Using Meditation to Find Your Inner Self
In order to be “the right one”, rather than looking for completion outside ourselves, we must be in touch with our inner selves. However, during most of the day, our focus is on the outer, the daily routine of our lives, and our minds are concerned with working, solving problems, shopping and running errands. The chaos and noise of the outer world and our active minds distract us from being in touch with our inner selves.
Over the years, I have learned to integrate my spiritual and material lives so that, for the most part, I am at least marginally in touch with my center most of the time. As problems arise, I stop and turn inward for a moment, observe and evaluate my options. It has taken many years to reach this point and the practice that has made this possible is meditation. Years ago when most of my friends practiced Transcendental Meditation, I was drawn to Buddhism and began the sitting practice of zazen. Now I’ve created my own version of a meditative practice. It doesn’t matter what form of meditation we use. Any form will put us more in touch with our spiritual selves.
Meditation Takes Us Beyond Ego
Perhaps the most valuable aspect of meditation is that it takes us beyond our egos. When we are caught up in the turmoil or pressure of everyday life, our egos are often fully engaged. We are concerned with how we do our jobs or who will get the promotion or be laid off. Parents worry about their skills as parents. Are they doing the right thing about their children’s problems? Why is this friend or partner being distant? Don’t they like us anymore? Did we do something wrong?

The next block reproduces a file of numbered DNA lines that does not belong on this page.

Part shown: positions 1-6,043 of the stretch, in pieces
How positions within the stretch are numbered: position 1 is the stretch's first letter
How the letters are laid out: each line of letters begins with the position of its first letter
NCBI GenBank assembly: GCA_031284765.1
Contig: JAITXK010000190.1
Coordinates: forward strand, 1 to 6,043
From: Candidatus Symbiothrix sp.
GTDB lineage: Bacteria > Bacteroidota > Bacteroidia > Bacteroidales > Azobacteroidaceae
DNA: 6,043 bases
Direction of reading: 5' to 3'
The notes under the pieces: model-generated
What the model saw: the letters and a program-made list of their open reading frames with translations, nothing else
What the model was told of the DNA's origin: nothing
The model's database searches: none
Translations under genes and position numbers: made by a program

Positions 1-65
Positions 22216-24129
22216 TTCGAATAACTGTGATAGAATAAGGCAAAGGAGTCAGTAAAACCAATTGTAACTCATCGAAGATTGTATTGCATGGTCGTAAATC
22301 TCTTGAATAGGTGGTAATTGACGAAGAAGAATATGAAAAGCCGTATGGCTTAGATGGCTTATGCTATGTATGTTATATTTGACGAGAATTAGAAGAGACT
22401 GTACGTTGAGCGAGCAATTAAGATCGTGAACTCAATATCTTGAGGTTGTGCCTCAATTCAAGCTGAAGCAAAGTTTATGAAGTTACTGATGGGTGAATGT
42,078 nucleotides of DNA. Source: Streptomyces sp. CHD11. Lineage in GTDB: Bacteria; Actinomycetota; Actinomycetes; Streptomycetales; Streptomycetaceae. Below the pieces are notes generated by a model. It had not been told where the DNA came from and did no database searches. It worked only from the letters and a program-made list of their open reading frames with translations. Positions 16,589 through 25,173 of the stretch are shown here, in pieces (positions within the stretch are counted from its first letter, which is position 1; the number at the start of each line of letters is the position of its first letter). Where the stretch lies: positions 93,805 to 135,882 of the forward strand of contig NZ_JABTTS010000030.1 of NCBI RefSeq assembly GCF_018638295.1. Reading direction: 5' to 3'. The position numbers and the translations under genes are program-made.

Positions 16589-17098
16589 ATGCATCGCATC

As Eckhart Tolle points out in A New Earth: Awakening to Your Life’s Purpose, “…almost everyone carries in his or her energy field an accumulation of old emotional pain, which I call ‘the pain-body.” (p. 140) He goes on to explain how negative emotions feed the pain-body and make the ego more powerful. The only way to combat this is to be present so our egos don’t control us. With regular meditative practice, we can be present, an observer in our own lives, operating from our peaceful center and unobstructed by the needs of the ego.
Meditation Supports Spiritual Awakening
Meditation takes us to a place deeper than ego where we are able to release our attachments to the concerns of the day and our emotional pain. This place is sweetly quiet, a place empty of conflict where we learn to observe our thoughts and emotions and release them without judging or attaching to them. In this holy place within, we become an empty vessel and create a space where Spirit can visit and provide us with deeper insights. In this peaceful place, all is well and joy flourishes.
Once we are able to find this peaceful center and commit to experiencing it on a regular basis, the inner balance this creates spills over into our daily lives. We learn to identify those moments when we are about to turn an incident into a major drama and are able to choose not to. We notice that we are being caught up in the fear that something negative might happen, and we choose instead to envision the event turning out positively. Instead of panicking because we don’t know how to solve a problem, we are able to sit quietly and wait for the mind to clear.
Knowing we can choose to experience our challenges with a positive or neutral attitude gives us more power over our lives. Knowing we have a center that is peaceful and connects us with the Infinite Mind gives us a beautiful security. In this place of inner joy, we are healthy, whole, and complete. Having access to our inner selves, we know we will always have the capacity to be “the right one” in our own lives. © 2011 Georganne Spruce